Natural Products Insider

MAR-APR 2018

INSIDER is the leading information source for marketers, manufacturers and formulators of dietary supplements, healthy foods and cosmeceuticals. Since 1997, INSIDER has been serving the needs of the global nutrition industry.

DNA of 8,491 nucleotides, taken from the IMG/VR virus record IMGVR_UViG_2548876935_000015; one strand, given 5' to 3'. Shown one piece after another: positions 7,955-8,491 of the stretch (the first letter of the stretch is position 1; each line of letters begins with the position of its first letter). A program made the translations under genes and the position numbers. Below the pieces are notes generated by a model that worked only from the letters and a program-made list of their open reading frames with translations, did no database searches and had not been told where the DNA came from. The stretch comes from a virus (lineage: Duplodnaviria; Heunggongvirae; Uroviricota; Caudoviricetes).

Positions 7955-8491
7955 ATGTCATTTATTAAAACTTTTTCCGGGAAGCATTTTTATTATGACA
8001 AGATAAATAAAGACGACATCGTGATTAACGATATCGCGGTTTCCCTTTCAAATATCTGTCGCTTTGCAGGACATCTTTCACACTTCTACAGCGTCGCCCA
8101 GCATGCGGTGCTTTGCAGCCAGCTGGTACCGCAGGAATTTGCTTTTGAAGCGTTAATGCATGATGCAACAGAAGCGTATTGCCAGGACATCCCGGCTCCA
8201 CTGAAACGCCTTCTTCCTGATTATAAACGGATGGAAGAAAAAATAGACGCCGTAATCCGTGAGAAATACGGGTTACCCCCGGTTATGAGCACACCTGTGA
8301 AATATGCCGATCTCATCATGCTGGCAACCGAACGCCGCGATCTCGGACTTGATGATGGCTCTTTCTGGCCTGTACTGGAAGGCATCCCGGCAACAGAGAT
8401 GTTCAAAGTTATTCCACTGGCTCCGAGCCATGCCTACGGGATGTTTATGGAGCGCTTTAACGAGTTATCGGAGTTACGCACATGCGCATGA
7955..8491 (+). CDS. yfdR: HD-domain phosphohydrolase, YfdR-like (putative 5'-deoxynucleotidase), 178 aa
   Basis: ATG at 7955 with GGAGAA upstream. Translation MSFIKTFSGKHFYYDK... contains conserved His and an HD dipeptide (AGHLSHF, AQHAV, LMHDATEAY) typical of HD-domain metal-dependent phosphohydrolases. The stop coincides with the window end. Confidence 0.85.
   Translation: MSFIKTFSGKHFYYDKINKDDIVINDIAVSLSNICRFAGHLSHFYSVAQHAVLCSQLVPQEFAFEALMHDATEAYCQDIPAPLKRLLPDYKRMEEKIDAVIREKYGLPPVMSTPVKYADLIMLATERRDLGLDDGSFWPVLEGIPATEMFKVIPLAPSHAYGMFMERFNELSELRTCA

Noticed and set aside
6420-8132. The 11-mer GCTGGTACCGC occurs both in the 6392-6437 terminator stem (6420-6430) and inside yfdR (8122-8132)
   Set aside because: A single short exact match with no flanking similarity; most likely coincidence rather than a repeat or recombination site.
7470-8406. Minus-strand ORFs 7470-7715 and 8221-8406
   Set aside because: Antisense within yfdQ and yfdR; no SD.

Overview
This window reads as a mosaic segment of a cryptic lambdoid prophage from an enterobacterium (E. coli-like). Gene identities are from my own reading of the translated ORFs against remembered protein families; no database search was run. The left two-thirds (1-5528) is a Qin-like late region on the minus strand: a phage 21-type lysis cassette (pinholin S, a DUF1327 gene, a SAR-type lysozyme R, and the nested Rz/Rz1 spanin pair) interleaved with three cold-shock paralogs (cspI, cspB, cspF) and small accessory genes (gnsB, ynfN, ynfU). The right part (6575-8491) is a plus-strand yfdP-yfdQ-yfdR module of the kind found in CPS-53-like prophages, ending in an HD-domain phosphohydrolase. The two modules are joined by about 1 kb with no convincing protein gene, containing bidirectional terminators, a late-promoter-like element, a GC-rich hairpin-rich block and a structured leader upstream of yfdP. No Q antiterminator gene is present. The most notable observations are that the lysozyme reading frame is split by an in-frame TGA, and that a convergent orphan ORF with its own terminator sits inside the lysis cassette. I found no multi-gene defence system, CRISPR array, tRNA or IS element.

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62 INSIDER March/April 2018 Merger and acquisition (M&A) activity in the food and beverage industry is increasing at a steady pace. However, while acquisition and fi nancing deals rise, so do class-action lawsuits and demand letters from the members of the plaintiffs' bar looking to cash in under the guise of consumer protection. In many M&A deals, acquiring companies are private equity fi rms with little to no experience in the food and beverage industry or multinational corporations looking to shift the burden on the sellers through carefully crafted acquisition agreements. The agreements almost always contain holdback clauses that set aside a signifi cant amount of funds for a lengthy time to insulate the buyer. As a seller, the goal is to include as many disclosures as possible so that the buyer assumes the risk with respect to those disclosures at the time of purchase. As a buyer, the goal is to seek the broadest form of indemnifi cation possible. As a seller unfamiliar with the intricacies of food and beverage regulations, the question becomes, "What documentation do you ask for to develop the level of comfort needed to complete a transaction?" Whether you sell a dietary supplement or a packaged food, there are myriad manufacturing- and processing- related documentation requirements set forth in both title 21 part 111 and part 117 of the Code of Federal Regulations (CFR). Additionally, a false advertising action is almost sure to affect a company's bottom line, and therefore review of advertising and possible issues related to advertising compliance is paramount. The following non-exhaustive list can help provide a snapshot of the seller's business as it relates to regulatory and advertising compliance: State, federal and local government or regulatory agency permits, licenses, approvals, consents, special arrangements or agreements that pertain to the business of the company; Documentation of inspections of the business by any regulatory agency, including local, state and federal, and documentation relating to audits completed by third parties; Documentation of pending or threatened challenges, audits or recertifi cations relating to the company's business practices, including notices of defi ciencies or administrative complaints, actions or reports; Documentation of consumer complaints, including complaints of safety concerns; Documentation of agreements with the company's supplier(s), including but not limited to quality agreements, supply or manufacturing agreements, and/or indemnifi cation agreements; Documentation regarding quality control (QC) and GMPs (good manufacturing practices) at the company's facilities, including but not limited to standard operating procedures (SOPs), facility maintenance and monitoring records, product complaint records and other documentation required to be kept by the company pursuant to title 21 CFR part 111 or 21 CFR part 117; Documentation regarding training of pertinent company personnel, including but not limited to facility and/ or QC personnel on FDA, USDA and/ or FTC regulations pertaining to the company's business; Documentation regarding the company's supplier monitoring and compliance program, or if no such program exists, the company's procedures and policies for compliance monitoring of suppliers—including monitoring of claim compliance with respect to claims such as "all natural," "no artifi cial sweeteners," "non GMO," "healthy," etc., or procedures for the inspection of supplier facilities; Documentation regarding company advertisements and brochures, including company information provided to prospective suppliers of the company and documentation provided to retail customers of the company, and substantiation for any advertising claims; and Documentation regarding advertising inquiries or challenges concerning the company's advertising claims by any regulatory agency (state, local or federal) or any third-party advertising claim including but not limited to class actions, or inquiries initiated by the National Advertising Division (NAD) or similar third-party advertising forum. Along with reviewing the above documentation, buyers should consider engaging subject matter experts and regulatory counsel to assess overall compliance. While plantiffs' lawyers rarely engage on the merits of a case after sending a demand letter, and instead waive the cost of defense argument in attempts to resolve quickly and privately, it is still important to engage in the due diligence process and understand potential exposure and risks related to a prospective purchase. On the seller's end, a thorough and complete data room that anticipates all the above documentation requests makes for a smoother transaction. Often, engaging regulatory counsel and subject matter experts prior to a potential transaction helps manage a buyer's expectations and concerns with respect to regulatory exposure. Monumental acquisition and fi nancing deals closed in 2017, and this trend isn't slowing in 2018. However, a thorough, informed, due diligence review can be the necessary anecdote to a plaintiffs' attorney cashing in on years of a company's hard work. Do it right. Due Diligence. Abhishek Gurnani is a partner at Amin Talati Upadhye (amintalati.com). Gurnani represents a wide variety of health and wellness-focused companies addressing issues such as quality control (QC), recalls, government investigations and class-action lawsuits, as well as dealing with matters before FDA, FTC, U.S. Customs and USDA. Mergers and Acquisitions Don't Let the Plantiffs' Bar Acquire Your Cash in an M&A Deal by Abhishek K. Gurnani